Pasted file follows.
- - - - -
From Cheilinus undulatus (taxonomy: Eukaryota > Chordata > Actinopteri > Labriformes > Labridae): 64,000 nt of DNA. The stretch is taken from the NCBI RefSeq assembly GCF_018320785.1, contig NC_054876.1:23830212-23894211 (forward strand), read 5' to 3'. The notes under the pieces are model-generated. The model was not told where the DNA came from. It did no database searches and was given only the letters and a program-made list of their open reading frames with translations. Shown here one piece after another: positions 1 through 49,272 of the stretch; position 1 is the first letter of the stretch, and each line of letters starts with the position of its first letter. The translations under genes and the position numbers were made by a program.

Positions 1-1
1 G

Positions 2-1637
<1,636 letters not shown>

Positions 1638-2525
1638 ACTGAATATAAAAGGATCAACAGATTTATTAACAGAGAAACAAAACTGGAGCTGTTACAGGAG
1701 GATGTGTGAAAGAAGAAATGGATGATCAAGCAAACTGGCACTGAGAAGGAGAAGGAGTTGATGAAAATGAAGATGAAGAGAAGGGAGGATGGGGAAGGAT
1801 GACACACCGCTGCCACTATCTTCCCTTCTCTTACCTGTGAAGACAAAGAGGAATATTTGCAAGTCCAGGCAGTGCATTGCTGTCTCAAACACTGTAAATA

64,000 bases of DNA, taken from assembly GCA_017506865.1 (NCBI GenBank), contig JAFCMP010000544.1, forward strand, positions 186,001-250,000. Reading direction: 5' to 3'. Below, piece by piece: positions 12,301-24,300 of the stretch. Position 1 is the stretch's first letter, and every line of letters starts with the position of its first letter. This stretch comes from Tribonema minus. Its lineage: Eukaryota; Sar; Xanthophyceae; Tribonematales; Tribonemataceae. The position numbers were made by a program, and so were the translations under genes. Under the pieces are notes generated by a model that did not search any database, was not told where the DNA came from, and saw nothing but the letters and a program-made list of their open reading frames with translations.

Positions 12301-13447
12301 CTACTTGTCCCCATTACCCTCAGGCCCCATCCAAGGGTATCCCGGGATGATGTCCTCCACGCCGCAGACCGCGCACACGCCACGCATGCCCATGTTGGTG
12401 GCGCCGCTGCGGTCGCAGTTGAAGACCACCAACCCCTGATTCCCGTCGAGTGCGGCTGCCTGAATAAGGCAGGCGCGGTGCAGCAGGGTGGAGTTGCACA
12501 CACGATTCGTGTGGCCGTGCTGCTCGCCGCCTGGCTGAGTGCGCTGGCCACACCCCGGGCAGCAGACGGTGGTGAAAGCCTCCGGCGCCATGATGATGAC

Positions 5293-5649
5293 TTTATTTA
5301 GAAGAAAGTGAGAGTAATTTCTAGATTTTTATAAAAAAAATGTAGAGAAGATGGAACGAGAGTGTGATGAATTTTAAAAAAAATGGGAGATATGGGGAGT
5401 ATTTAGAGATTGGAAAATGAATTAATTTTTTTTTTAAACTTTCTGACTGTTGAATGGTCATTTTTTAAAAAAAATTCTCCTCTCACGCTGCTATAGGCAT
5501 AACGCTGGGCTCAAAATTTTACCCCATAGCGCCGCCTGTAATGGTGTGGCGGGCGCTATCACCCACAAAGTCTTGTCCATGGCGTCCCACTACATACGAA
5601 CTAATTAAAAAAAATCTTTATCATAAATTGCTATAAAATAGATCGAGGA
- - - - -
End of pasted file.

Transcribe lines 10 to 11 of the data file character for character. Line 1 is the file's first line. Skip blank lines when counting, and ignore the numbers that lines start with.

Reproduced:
64,000 bases of DNA, taken from assembly GCA_017506865.1 (NCBI GenBank), contig JAFCMP010000544.1, forward strand, positions 186,001-250,000. Reading direction: 5' to 3'. Below, piece by piece: positions 12,301-24,300 of the stretch. Position 1 is the stretch's first letter, and every line of letters starts with the position of its first letter. This stretch comes from Tribonema minus. Its lineage: Eukaryota; Sar; Xanthophyceae; Tribonematales; Tribonemataceae. The position numbers were made by a program, and so were the translations under genes. Under the pieces are notes generated by a model that did not search any database, was not told where the DNA came from, and saw nothing but the letters and a program-made list of their open reading frames with translations.

Positions 12301-13447